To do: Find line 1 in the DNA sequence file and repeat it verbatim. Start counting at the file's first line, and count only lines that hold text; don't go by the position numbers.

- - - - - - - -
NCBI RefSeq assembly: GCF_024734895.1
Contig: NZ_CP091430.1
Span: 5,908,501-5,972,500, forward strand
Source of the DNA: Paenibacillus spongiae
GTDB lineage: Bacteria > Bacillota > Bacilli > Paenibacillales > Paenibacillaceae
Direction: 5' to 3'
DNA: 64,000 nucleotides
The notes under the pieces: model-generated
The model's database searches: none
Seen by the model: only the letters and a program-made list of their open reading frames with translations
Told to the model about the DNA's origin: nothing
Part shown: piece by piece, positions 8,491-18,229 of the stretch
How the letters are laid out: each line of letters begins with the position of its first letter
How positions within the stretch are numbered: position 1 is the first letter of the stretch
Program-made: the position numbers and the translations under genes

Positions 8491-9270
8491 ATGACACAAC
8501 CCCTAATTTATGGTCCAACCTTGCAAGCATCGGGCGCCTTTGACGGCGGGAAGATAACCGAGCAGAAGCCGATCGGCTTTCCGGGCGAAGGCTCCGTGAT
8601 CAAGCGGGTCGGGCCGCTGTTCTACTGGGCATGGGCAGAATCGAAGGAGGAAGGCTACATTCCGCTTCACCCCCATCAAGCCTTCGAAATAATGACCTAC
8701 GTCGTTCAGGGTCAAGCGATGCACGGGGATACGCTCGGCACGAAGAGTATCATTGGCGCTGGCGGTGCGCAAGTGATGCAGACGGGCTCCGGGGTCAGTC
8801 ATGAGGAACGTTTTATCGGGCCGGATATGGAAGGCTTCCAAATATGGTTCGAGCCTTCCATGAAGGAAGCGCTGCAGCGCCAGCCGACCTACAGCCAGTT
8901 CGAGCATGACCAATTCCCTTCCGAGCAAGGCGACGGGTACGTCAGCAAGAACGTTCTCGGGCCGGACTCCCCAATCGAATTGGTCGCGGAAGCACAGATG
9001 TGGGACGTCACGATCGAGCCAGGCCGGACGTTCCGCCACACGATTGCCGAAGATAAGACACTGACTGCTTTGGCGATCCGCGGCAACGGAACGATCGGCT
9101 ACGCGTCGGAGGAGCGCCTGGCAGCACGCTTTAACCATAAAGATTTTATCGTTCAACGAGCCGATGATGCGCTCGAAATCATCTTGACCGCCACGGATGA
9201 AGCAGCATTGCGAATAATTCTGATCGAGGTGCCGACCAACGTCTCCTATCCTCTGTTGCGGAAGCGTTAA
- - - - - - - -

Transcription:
NCBI RefSeq assembly: GCF_024734895.1